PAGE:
University of Delaware Sets New Solar Efficiency Record

The University of Delaware has inched up the record for solar cell efficiency with a new device that can convert 42.8 percent of the light that strikes it into electricity.

That beats the old record of 40.7 percent hit in December. The Defense Advanced Research Projects Agency, or DARPA, has been funding research to get efficiency up to 50 percent.

The cell, created by Christina Honsberg and Allan Barnett of UD, splits incoming light into three buckets: high energy, low energy, and medium energy light. The light is then directed to different materials, which then extract electrons out of the photons that make up sunlight.

The device also has an optical concentrator, sort of like a lens that directs more sunlight to the solar cell than would occur naturally and thereby increasing efficiency.

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News source: News.com

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That'd be really useful here in the UK, where we see the sun shine
30 days of the year ;-) Shame someone can't come up with a way
of releasing the Hydrogen atoms from good old H20, then we'd
be "cooking on gas!"

I can't even believe no one so the fallacy of the statement " The light is then directed to different materials, which then extract electrons out of the photons that make up sunlight."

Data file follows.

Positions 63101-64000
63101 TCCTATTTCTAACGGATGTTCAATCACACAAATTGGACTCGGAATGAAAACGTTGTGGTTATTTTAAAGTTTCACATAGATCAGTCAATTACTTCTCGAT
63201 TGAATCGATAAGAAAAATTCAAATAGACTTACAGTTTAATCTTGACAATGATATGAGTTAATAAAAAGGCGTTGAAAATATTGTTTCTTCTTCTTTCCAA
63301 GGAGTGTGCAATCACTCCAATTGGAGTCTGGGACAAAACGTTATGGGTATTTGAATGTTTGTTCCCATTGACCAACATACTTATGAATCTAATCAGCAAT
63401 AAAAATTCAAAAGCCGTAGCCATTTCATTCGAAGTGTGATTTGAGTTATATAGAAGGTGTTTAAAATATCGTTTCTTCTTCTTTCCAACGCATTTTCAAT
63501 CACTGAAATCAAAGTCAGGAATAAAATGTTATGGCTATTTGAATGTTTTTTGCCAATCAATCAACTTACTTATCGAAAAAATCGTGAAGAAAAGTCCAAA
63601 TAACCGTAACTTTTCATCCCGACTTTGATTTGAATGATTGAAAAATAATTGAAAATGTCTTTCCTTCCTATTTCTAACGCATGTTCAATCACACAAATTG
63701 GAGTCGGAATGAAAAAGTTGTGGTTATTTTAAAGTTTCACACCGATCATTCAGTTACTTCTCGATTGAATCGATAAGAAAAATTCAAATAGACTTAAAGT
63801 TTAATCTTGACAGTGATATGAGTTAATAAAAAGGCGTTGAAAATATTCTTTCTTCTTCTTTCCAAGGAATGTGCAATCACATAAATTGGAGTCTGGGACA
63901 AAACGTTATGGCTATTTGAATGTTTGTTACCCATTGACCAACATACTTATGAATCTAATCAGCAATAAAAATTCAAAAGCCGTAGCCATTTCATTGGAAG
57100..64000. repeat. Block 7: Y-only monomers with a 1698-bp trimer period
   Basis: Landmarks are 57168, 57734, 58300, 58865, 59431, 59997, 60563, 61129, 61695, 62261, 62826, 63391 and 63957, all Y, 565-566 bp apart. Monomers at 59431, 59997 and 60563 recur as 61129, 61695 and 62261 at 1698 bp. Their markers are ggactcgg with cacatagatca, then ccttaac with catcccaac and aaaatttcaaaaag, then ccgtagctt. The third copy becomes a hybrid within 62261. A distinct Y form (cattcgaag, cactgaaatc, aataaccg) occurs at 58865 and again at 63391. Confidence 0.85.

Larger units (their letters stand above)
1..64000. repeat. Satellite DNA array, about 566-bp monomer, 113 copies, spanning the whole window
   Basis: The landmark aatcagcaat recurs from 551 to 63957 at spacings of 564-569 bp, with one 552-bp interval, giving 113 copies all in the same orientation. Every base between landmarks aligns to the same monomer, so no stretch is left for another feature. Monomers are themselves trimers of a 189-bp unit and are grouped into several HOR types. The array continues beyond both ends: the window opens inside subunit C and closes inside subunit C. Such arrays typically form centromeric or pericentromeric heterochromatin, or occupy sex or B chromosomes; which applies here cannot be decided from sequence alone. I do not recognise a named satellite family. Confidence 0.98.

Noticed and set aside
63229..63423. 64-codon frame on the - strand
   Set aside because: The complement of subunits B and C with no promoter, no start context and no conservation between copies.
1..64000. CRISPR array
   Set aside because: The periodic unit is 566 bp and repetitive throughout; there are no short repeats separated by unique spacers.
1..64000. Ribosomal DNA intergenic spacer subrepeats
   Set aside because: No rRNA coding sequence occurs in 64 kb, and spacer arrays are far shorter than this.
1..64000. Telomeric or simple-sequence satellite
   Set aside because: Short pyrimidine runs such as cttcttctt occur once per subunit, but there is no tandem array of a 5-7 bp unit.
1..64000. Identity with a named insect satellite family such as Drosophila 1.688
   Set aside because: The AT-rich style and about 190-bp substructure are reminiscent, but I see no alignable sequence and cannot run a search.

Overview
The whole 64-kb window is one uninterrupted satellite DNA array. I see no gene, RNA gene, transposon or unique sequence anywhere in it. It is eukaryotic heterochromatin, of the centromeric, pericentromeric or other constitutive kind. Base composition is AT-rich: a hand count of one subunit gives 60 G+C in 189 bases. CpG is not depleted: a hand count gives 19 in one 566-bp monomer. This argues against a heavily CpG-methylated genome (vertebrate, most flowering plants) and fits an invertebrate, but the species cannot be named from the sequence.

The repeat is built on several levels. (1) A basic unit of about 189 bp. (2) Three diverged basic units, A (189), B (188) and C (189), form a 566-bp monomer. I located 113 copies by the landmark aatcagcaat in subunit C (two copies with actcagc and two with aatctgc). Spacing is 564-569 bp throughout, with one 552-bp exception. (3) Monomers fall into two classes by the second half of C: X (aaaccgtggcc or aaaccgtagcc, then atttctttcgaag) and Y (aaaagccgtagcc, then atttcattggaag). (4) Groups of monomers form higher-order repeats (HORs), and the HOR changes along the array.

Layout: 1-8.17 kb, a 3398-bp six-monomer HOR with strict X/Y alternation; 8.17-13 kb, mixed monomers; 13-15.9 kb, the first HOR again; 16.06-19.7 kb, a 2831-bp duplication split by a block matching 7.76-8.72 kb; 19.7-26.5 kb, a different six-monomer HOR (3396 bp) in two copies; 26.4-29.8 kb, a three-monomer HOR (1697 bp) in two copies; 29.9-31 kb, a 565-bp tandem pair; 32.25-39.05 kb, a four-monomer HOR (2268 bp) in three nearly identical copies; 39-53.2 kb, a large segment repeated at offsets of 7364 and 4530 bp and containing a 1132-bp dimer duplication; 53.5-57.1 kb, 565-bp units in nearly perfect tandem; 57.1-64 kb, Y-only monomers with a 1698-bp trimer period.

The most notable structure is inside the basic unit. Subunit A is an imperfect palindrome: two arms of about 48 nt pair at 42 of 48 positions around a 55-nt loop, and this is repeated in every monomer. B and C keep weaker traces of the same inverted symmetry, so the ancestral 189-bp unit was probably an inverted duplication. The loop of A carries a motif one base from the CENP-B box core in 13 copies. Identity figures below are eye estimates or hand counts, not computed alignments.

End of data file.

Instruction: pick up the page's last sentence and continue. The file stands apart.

You don't extract the electrons out of the photons, it's impossible to do so. Photons are elementary particles like electrons but have zero mass. You use the energy of the photons to extract electrons out of the semiconductors they use. By bombarding the material with photons, you increase the energy level of the electrons and thus make them break out of their bond with the atom.

Journalism at its finest! Lol =)

let's not forget that making the silicon wafers needed for chips and solar cells places a heavy burden on the environment. It's not all sunshine (pun intented) people

XerXis said,
let's not forget that making the silicon wafers needed for chips and solar cells places a heavy burden on the environment. It's not all sunshine (pun intented) people

All methods produce something polution wise.... one of the reasons solar farms don't even use solar panels (they use mirrors instead and focus the light at a point on a tower) is to reduce that kind of polution

That's pretty cool. 2% may not seem like a lot, but if you scaled it up and replaced all of the solar panels today with these slightly more efficient ones, you could probably power an entire country with the extra power.

coolers still when you consider the majority of solar panels in use today are at absolute most close to 20% efficient, and probably far worse.

These ultra efficient panels are just not available for home use, or a flat out too expensive for them atm, the faster the technology improves and is adopted elsewhere though, the faster they should become generally available.